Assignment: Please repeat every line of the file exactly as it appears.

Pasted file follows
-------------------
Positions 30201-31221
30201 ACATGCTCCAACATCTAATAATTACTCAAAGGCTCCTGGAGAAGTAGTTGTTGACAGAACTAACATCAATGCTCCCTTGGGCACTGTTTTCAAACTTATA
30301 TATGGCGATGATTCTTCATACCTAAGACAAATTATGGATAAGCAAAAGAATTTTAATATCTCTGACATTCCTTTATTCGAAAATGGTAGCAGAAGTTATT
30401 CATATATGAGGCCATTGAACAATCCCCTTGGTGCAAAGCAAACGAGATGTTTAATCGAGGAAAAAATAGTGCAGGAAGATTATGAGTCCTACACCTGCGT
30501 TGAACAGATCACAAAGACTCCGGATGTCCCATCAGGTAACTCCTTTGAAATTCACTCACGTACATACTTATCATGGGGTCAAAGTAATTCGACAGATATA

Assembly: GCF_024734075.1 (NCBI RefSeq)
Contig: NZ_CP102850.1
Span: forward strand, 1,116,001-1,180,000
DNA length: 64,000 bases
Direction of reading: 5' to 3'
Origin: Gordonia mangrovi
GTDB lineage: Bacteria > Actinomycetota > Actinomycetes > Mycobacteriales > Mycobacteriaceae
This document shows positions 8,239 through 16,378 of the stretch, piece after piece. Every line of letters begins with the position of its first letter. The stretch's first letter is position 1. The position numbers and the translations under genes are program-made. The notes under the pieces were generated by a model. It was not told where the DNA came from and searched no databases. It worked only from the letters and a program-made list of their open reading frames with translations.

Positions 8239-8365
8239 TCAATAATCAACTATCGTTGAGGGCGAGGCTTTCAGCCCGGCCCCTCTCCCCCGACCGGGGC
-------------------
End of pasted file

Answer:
Positions 30201-31221
30201 ACATGCTCCAACATCTAATAATTACTCAAAGGCTCCTGGAGAAGTAGTTGTTGACAGAACTAACATCAATGCTCCCTTGGGCACTGTTTTCAAACTTATA
30301 TATGGCGATGATTCTTCATACCTAAGACAAATTATGGATAAGCAAAAGAATTTTAATATCTCTGACATTCCTTTATTCGAAAATGGTAGCAGAAGTTATT
30401 CATATATGAGGCCATTGAACAATCCCCTTGGTGCAAAGCAAACGAGATGTTTAATCGAGGAAAAAATAGTGCAGGAAGATTATGAGTCCTACACCTGCGT
30501 TGAACAGATCACAAAGACTCCGGATGTCCCATCAGGTAACTCCTTTGAAATTCACTCACGTACATACTTATCATGGGGTCAAAGTAATTCGACAGATATA

Assembly: GCF_024734075.1 (NCBI RefSeq)
Contig: NZ_CP102850.1
Span: forward strand, 1,116,001-1,180,000
DNA length: 64,000 bases
Direction of reading: 5' to 3'
Origin: Gordonia mangrovi
GTDB lineage: Bacteria > Actinomycetota > Actinomycetes > Mycobacteriales > Mycobacteriaceae
This document shows positions 8,239 through 16,378 of the stretch, piece after piece. Every line of letters begins with the position of its first letter. The stretch's first letter is position 1. The position numbers and the translations under genes are program-made. The notes under the pieces were generated by a model. It was not told where the DNA came from and searched no databases. It worked only from the letters and a program-made list of their open reading frames with translations.

Positions 8239-8365
8239 TCAATAATCAACTATCGTTGAGGGCGAGGCTTTCAGCCCGGCCCCTCTCCCCCGACCGGGGC